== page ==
This morning everything is wet. The inside of our tent is wet, the top of our sleeping bag is wet, our backpacks are wet. It is not a good way to start the day especially when there is frost on the ground and ice on some of the puddles.
There is nothing you can do about it except just get up and start walking to at least warm your body up and this is what we do.
The sun is up as we walk up the road and join back onto the trail. The trail this morning runs along the top of the ridge at about 10,000 feet with not too many ups and downs and so is relatively easy walking.
By 8:15 we have made it to a campground next to Hopewell lake. There is a picnic table that just seems to have our name on it as it is the perfect place to pull out all our gear and dry it in the bright morning sun.
We revel in the luxury of the campground, a table to sit at, fresh water that comes out of a tap, clean and safe to drink and a toilet. Breakfast is had sitting at the table with all our gear hanging in the small shrubs around us.
As we are leaving the campground a Forest Service guy pulls up in his truck and tells us that they are just putting in a new section of trail at the bottom of the campground that will meet the CDT and does not have the half mile walk along the highway. He is very keen to for us to use his new trail even though he is still in the process of building. He tells us if we head back up the campground and go down the trail past the lake we will hit his trail. He is obviously not a thru hiker as we never walk backwards when a quick short cut down the hill will get you to the trail and save some distance.
I always wondered about the trails we are following. Even when we cross open fields they weave back and forth like a cow path. I always thought that they must just find a stock path and then call it a trail but this morning I find out that they actually make the trail weave back and forth. The trail this guy was constructing was in an open field and with his ride on digging machine he was weaving around non existing obstacles.
As we take one last look at Hopewell lake and start to climb into the trees we come across a trail magic box hidden amongst the trees. We are excited to see what it contains but unfortunately we are too late to get some goodies. It does contain a trail register and it is always fun seeing where the people we have met have gotten to. In particular we are looking for Bumerang but he did not sign the book so we are still not sure where he has got to.
The day starts to cloud over and the storms roll around the mountain tops near us. Off in the distance we see lightning but none near us yet. We are traveling across a large open park and have set a mileage goal before we can have lunch. It becomes a race between our legs and the rain and in the end our legs win.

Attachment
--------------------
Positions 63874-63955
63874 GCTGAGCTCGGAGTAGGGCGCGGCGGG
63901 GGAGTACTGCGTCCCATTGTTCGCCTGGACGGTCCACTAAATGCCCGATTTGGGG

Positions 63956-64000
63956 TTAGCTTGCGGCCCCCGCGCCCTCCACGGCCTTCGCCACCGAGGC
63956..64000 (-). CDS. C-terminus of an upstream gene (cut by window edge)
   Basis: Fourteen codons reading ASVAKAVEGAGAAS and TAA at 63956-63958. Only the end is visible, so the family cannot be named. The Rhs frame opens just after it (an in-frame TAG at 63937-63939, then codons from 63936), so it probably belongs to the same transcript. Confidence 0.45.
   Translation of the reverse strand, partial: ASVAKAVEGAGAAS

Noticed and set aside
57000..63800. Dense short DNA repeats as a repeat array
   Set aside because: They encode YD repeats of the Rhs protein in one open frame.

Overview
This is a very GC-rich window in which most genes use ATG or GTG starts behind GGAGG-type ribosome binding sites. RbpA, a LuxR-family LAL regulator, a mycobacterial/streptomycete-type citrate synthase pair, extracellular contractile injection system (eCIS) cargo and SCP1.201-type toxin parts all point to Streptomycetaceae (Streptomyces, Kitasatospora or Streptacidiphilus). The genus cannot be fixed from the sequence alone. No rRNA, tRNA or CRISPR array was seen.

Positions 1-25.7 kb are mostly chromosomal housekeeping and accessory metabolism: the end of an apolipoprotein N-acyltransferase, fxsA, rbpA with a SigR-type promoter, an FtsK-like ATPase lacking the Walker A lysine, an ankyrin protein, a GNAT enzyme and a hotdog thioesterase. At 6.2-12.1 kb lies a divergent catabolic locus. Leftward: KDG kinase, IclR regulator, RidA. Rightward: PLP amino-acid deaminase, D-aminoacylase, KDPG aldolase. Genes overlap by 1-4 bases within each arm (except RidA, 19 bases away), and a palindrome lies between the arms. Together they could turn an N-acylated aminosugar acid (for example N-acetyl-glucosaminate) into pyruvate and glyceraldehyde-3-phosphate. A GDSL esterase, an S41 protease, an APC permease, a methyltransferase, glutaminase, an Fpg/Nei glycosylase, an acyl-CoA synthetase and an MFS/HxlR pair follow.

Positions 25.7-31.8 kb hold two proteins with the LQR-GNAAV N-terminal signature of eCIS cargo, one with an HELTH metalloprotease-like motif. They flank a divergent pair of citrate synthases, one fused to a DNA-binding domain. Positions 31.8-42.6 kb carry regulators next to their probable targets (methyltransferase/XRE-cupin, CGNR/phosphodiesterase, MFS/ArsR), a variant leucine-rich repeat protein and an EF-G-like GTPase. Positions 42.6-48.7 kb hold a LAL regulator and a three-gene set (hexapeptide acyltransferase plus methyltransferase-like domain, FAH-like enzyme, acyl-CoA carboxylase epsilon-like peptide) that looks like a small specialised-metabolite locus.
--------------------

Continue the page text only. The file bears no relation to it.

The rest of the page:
We make it to a ridge in the sun and start to look at what we have for lunch. Yeti is feeling like something substantial so we decide to cook some of the Mexican ground beef we dried and use our last two tortillas. Just as we get the stove set up the rain, moving like a curtain being pulled across the plain, gets to us and we scramble under the giant pines. We are not the first to shelter under the trees as the dirt has been freshly agitated and decorated by the local cattle. We smooth out the dust, move the cow pies and settle in for a delicious hot lunch. The wind whips past our shelter and the rain comes down. We have once again avoided the worst of the weather. At first the rain moves up from the west. We then get a small patch of sunshine and then the wind reverses direction and pushes the rain back from the east. It takes almost two hours for the rain storms to pass and we sit in the dust, wrapped up to keep warm,looking out at the mountains.
The trail skirts around a large private land holding and we run into the owners putting their fence back up, ready to bring their cattle back in for the summer. The father and his two children are out with their horses and have a lot of fence to cover as the property is 6000 acres. We chat with them for a while.
There is an alternate route that continues around their fence line and then drops to the bottom of the Rio San Antinio valley and we decide to take this to try and save some distance.
As we get further from the main trail we see a couple of herds of elk. It is a beautiful sight seeing these animals in their wild state. We have elk close to our home and it is not uncommon to see them but they are much tamer and not quite the same as seeing them in the wild. These elk are wary and wild and flee at the first sight of humans. We cross a hill high above a stream and see two deer feeding and drinking. We remain quiet and try to get closer but the older one soon picks up our smell and they leap up the steep hillside and soon disappear.
We keep pushing up the valley floor , following a small stream for several miles and reach the end of the river and climb out to higher ground. We find our home for the night amongst a patch of trees. We have covered 23 miles for the day after stoping for almost 4 hours to dry our stuff and settler from the rain.
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